NEW YORK (AP) — Rudolph Giuliani, whose endorsement of Michael Bloomberg after the Sept. 11 attacks is viewed as a key factor in the political novice's eventual upset victory in the New York City mayor's race, has been used sparingly on this year's campaign trail even though he has endorsed a former aide.
That may not be an accident. Although Giuliani's popularity was high in New York City for much of his tenure and soared here and beyond as "America's mayor" for his response to the 2001 attacks, that's no longer the case. Appearing on the campaign trail could hurt his former deputy mayor and budget director, Joe Lhota, as much as help him, observers say.
"He's gone so far right, he couldn't get elected in New York City again," said Joseph Mercurio, a political consultant not affiliated with any campaign.
In January, Giuliani publicly urged Lhota to run for mayor after he was commended for steering the Metropolitan Transit Authority through Superstorm Sandy. Several members of his City Hall staff helped launch Lhota's bid, and Giuliani said he would do anything he could to help the campaign.
Giuliani has hosted a few fundraisers, including one last week, and has appeared with Lhota at a handful of campaign events on Staten Island, the city's most Republican-friendly borough. But he has largely stayed out of the public eye.
Giuliani, now a consultant, is not completely gone. He stars in Lhota's most recent television ad. In it, he rushes to Lhota's defense after a blistering attack ad released by rival John Catsimatidis that hit Lhota for raising transit fares and referring to officers of the Port Authority of New York and New Jersey, which operates much of the city's transportation infrastructure, as "mall cops."
"Joe's opponents' negative attacks are false, they're desperate and they're just plain wrong," Giuliani says in the ad. "Joe Lhota is New York, and he's ready to be our mayor."
Giuliani's capacity on the campaign has been "generally informal," Lhota told The Associated Press in an interview, and he noted that they speak frequently about the campaign.
"He's very busy with his work, and an enormous amount of his work is outside the U.S.," Lhota said.
In fact, Giuliani's spokeswoman said the former mayor was out of the country "this week and next," meaning Giuliani will not be around for most of the final days before the Sept. 10 primary. The spokeswoman, Jo Ann Zafonte, said Giuliani was not available to comment because of his travels.
Giuliani left City Hall three months after the terrorist attacks with an approval rating of 79 percent. But many New Yorkers jeered his key role in the 2004 Republican National Convention, which renominated President George W. Bush, a deeply unpopular figure in the city.
And Giuliani adopted far more conservative positions to make himself more palatable in the 2008 Republican presidential primaries, switching his stances to oppose same-sex marriage and strict gun control. Though he was an early favorite, his campaign flopped. He now focuses on his consulting business, Giuliani Partners.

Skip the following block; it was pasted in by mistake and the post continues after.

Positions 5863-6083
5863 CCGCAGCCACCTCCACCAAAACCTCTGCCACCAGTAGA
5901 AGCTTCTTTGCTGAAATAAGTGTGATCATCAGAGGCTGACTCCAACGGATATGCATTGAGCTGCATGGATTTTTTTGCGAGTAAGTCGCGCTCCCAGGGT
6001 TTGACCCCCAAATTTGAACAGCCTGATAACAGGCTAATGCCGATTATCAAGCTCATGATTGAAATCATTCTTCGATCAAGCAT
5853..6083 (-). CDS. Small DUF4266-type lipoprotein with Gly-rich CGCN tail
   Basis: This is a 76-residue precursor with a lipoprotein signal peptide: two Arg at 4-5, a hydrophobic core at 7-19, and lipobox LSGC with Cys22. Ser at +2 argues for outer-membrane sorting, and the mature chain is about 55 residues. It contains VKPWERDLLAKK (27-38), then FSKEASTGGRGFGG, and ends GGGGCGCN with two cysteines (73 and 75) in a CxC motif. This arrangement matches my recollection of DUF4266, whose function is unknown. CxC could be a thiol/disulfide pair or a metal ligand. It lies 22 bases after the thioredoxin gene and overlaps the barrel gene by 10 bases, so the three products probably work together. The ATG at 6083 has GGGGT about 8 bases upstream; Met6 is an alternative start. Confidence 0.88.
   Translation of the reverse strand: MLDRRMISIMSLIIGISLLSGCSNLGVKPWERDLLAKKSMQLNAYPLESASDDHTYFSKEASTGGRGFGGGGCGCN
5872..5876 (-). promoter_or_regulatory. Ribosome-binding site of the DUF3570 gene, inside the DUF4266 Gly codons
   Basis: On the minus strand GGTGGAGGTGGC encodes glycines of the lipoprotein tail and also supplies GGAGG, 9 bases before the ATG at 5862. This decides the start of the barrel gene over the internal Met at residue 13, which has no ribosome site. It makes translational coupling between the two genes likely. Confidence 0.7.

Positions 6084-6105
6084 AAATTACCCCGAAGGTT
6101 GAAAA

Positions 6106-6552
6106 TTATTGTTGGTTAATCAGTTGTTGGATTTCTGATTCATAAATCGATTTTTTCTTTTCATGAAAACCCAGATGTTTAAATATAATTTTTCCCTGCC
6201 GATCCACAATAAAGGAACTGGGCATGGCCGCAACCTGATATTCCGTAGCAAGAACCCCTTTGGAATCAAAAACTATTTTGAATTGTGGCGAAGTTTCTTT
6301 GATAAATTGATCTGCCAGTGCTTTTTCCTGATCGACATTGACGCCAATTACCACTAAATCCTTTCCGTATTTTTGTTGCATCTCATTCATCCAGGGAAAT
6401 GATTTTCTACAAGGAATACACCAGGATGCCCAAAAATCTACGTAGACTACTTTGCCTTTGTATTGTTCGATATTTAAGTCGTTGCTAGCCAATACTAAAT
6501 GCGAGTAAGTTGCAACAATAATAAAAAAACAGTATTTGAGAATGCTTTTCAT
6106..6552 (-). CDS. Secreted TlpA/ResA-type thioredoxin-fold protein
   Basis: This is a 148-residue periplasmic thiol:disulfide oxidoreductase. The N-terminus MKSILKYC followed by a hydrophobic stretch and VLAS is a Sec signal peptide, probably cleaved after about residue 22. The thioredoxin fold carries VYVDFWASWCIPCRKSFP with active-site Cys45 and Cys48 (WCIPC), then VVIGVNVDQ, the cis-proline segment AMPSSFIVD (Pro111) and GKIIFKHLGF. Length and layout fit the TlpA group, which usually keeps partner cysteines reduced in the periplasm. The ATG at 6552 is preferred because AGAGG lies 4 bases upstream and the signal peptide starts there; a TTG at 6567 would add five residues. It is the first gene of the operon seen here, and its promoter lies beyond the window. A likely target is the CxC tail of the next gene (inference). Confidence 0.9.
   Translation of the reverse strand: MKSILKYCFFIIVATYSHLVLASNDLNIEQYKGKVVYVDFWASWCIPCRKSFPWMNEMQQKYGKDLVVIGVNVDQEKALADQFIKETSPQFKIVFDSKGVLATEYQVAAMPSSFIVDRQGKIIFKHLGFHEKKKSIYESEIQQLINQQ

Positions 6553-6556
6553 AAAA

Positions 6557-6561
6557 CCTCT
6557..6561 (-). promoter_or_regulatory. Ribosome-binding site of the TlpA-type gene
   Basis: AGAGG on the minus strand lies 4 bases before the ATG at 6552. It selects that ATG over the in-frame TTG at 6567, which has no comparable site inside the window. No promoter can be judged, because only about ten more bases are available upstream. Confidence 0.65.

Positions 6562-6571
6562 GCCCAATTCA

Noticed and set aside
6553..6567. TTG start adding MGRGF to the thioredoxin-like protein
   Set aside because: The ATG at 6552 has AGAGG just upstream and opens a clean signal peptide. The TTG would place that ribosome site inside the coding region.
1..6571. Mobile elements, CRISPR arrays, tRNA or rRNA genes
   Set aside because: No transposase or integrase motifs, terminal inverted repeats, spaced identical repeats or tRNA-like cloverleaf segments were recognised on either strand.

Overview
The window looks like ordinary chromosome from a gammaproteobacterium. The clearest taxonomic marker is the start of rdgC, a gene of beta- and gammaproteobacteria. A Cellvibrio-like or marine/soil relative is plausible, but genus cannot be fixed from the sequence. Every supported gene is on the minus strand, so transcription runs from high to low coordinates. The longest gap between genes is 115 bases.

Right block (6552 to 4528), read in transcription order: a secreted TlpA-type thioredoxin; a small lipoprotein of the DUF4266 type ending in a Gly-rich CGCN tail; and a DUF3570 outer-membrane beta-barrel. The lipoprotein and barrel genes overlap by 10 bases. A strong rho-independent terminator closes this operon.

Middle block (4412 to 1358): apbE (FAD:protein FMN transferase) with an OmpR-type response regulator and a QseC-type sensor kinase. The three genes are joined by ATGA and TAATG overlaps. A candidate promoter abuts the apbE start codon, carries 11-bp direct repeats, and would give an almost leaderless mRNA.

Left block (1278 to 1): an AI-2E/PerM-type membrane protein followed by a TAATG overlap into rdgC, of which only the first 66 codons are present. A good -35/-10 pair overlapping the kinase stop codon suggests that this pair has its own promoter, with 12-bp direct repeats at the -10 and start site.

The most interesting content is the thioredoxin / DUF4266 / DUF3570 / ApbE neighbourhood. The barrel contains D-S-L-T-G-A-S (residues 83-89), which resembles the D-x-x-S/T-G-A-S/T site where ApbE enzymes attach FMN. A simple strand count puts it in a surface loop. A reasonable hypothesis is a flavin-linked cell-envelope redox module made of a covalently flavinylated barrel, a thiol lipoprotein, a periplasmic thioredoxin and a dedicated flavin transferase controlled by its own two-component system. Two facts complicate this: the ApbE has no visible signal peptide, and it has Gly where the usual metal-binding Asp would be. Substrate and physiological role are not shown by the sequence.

"He hasn't really been engaged all that much with local political stuff in a long time," Mercurio said. "When he ran the first time, lots of Reagan Democrats were still in the city, but they aren't there anymore — they've died or moved to retirement communities."
Even so, pundits believe Lhota is smart to use Giuliani as a surrogate on police-related issues.
Mercurio noted that Lhota is making a strong defense of stop-and-frisk, the controversial NYPD practice of stopping people deemed to be acting suspiciously. Mercurio also thinks that Giuliani would also be helpful with certain groups, such as elderly voters, conservative Jews, the Wall Street community and in some Republican-leaning neighborhoods on Staten Island and in northeast Queens.
"If you're going to put Rudy out, it should be on law enforcement," Mercurio said. "The 9/11 angle still resonates."
Lhota has led among Republicans in the polls during the entire campaign, but Catsimatidis, a billionaire grocery store magnate, remains within striking distance.
It is unclear if Giuliani's role would be reduced if Lhota captures the GOP nomination and advances to the general election.
Pundits believe that if Lhota advances to the general election, Giuliani would keep a low profile because residents don't remember him just for his response to the terror attacks and for driving down crime — they also recall his loud clashes with anyone he opposed, particularly minority leaders.
"I don't expect Lhota will use him much on the campaign trail," said Jamie Chandler, a political science professor at Hunter College. "The moderate voters, the middle-of-the road voters are the ones Lhota needs to win. Those people aren't interested in seeing Rudy again."
Registered Democrats outnumber Republicans 6 to 1 in the city. Polling shows that the eventual Democratic nominee would defeat Lhota in November.
For his part, Lhota downplayed the notion that Giuliani would become a liability in the general election.
"No, I don't think you'll see less of him," he said. "You'll see the same."
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